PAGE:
Recently, residential vacancy hit a 16-year low due to poor investor activity over the last five years. According to the Property Investment Professionals of Australia (PIPA), a non-profit association of industry practitioners, this critical lack of rental properties must be addressed with key policy by whoever wins the upcoming Federal Election.
Since 2017, the nationwide lending restrictions with fewer interest-only loans and higher interest rates prevented investors from purchasing. Nicola McDougall, PIPA chair, said while investors made a return to the market last year, the effect of their absence for years before that is still felt by tenants.
“At the same time, asking rents were mainly benign, so the combination of higher
mortgage costs together with flat-lining rents were also an impediment to the investor
CoreLogic analysis found that investors were slightly up from the record low (32.6% of mortgage demand by value in January 2022 from 22.9%), but still below the decade average.
As of February 2022, the national residential property rental vacancy rate fell to 1.2%. SQM research shows the rate to be less than 1% in Brisbane, Adelaide and Perth while asking rents there are increasing almost 13-to-20%. Available rental properties plunged in the Melbourne and Sydney CBDs as well, but capital city asking rents have soared 9.4% over the year to March.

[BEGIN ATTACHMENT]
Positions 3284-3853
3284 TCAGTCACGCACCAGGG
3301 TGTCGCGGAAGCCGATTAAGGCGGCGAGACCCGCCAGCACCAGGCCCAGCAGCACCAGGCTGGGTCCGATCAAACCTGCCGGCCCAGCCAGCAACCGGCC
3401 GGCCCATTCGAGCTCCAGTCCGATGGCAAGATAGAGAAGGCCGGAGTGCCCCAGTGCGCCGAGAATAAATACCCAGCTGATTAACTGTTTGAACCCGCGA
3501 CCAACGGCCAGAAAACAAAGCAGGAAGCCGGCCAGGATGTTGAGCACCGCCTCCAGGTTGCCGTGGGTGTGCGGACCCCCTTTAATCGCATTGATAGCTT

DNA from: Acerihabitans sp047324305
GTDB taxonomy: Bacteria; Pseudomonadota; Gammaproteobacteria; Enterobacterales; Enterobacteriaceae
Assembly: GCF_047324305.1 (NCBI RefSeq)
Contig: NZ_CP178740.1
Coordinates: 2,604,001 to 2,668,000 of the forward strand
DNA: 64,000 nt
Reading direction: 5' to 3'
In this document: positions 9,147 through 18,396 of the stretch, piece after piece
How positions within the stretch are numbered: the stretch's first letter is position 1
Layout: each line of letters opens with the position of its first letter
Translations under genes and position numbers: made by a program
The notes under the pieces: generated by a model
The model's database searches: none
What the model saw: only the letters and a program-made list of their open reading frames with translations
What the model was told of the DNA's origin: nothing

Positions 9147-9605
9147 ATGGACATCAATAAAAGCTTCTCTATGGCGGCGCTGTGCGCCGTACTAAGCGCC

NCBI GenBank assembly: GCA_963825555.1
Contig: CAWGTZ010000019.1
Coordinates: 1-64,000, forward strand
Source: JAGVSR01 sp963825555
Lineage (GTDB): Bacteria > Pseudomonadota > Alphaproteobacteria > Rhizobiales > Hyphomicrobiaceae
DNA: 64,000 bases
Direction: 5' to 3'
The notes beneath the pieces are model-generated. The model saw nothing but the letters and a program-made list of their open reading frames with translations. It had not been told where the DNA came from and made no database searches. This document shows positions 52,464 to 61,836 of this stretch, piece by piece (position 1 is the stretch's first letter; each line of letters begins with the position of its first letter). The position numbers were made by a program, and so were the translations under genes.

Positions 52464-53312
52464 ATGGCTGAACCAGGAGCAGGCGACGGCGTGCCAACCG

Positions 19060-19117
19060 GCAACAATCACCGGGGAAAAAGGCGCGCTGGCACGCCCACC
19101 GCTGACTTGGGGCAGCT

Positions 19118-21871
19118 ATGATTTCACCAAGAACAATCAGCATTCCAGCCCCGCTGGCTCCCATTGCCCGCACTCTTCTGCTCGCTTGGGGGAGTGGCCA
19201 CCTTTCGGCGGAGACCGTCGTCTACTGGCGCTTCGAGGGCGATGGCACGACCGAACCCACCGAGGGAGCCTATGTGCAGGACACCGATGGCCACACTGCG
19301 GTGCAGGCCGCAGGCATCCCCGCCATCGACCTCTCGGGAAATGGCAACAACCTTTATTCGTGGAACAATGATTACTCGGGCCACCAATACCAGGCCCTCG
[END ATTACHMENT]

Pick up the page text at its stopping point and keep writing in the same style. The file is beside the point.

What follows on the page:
PIPA say political parties must develop a significant and sustainable policy to remedy this in the vein of the National Rental Affordability Scheme which was unfortunately scrapped after only a few years. A system that encourages private and public sectors to work collaboratively together will increase rental supply and improve affordability for tenants.
“With overseas migration set to soar over coming years, where are these new Aussies going to live if we don’t even have enough rental properties to house our current population?” asks Nicola.